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ing to it in such way as to bring on a peril. The only principle inherent in it is to so act as to enable the other vessel, on whom the duty rests, to adopt with success means of getting out of the way.
It is apparent that, notwithstanding the alleged endeavor of the Jones to keep close-hauled, with the wind S., the Willis, by her starboarding two points, from a course E. by N. to a course N. E. by E., would have gone clear of the Jones, but for the porting of the Jones, as found in the fifth finding of fact, which carried her head around at least five points towards the Willis. The following diagram illustrates the courses and bearings of the two vessels, prior to any starboarding by the Willis and to any porting by the Jones:
It shows the Willis on a course E. by N., and the Jones on a course S. W. by W. W., five points and a half from S. At that time the vessels were three miles apart, or 15 to 18 minutes. When they were two miles apart, or 10 to 12 minutes, after the Willis had twice starboarded, and to N. E. by E., the green light of the Jones bore two points on the starboard bow of the Willis. Then, with any proper falling off of the Jones to hold a S. wind, even to the extent of seven points, or to W. by S., when the Willis was on a course N. E. by E., or two points away from the course of the Jones, there would have been no collision, if the Jones had not ported five points more.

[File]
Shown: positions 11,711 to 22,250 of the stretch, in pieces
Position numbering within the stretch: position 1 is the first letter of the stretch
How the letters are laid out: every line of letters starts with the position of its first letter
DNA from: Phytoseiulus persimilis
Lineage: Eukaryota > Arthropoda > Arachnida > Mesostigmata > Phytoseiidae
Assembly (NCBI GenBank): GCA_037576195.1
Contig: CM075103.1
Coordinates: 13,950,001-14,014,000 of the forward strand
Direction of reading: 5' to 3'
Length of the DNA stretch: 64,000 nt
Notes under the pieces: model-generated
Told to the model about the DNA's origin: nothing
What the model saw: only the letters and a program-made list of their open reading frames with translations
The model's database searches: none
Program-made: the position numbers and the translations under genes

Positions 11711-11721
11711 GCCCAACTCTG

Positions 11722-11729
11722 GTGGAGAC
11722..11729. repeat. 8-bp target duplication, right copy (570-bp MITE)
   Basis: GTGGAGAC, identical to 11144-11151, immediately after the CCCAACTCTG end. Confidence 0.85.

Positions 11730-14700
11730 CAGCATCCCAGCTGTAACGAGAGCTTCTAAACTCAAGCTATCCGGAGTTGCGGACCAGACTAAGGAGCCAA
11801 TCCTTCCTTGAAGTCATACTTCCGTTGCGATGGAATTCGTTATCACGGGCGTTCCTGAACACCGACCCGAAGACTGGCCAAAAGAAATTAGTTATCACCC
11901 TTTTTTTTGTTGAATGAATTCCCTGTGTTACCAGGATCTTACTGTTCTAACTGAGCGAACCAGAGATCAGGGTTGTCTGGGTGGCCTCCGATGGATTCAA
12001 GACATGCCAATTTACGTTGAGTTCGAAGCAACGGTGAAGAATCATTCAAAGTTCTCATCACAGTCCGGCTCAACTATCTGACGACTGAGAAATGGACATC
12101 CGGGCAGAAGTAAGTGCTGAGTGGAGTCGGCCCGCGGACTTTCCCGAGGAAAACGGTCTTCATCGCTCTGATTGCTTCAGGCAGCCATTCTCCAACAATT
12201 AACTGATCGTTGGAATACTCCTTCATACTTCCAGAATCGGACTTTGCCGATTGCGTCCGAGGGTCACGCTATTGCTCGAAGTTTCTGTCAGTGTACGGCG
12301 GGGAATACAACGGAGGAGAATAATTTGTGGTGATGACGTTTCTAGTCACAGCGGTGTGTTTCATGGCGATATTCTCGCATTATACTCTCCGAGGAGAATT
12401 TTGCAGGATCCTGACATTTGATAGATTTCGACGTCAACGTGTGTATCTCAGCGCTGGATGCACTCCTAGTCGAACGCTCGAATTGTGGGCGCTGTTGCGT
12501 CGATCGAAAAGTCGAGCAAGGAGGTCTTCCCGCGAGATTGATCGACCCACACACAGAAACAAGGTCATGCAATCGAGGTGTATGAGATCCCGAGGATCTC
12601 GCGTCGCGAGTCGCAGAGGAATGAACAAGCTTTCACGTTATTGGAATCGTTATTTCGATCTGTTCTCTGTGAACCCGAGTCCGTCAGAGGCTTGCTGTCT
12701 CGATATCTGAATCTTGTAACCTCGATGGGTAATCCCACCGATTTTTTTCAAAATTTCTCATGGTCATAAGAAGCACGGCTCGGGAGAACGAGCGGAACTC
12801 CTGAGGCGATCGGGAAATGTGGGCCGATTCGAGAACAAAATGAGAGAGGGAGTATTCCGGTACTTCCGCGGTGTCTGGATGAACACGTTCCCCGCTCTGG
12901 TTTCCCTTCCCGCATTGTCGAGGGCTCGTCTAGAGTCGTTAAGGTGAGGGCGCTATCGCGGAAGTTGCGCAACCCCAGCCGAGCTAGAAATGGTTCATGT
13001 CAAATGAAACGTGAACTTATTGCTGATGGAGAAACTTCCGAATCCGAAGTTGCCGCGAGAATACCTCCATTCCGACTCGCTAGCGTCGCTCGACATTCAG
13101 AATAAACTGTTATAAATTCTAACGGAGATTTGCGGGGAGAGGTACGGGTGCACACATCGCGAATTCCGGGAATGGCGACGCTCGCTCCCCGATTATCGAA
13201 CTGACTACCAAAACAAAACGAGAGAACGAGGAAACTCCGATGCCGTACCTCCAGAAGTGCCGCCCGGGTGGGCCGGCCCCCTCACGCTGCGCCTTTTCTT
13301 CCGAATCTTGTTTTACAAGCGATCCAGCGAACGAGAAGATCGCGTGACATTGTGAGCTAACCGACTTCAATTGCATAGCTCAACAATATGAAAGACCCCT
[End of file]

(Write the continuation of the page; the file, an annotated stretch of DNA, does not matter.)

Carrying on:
It is contended for the Jones that the Willis should have ported, instead of starboarding. But, as she saw the green light of the Jones on her starboard bow, to have ported would have thrown her across the course of the Jones, as shown by the following diagram: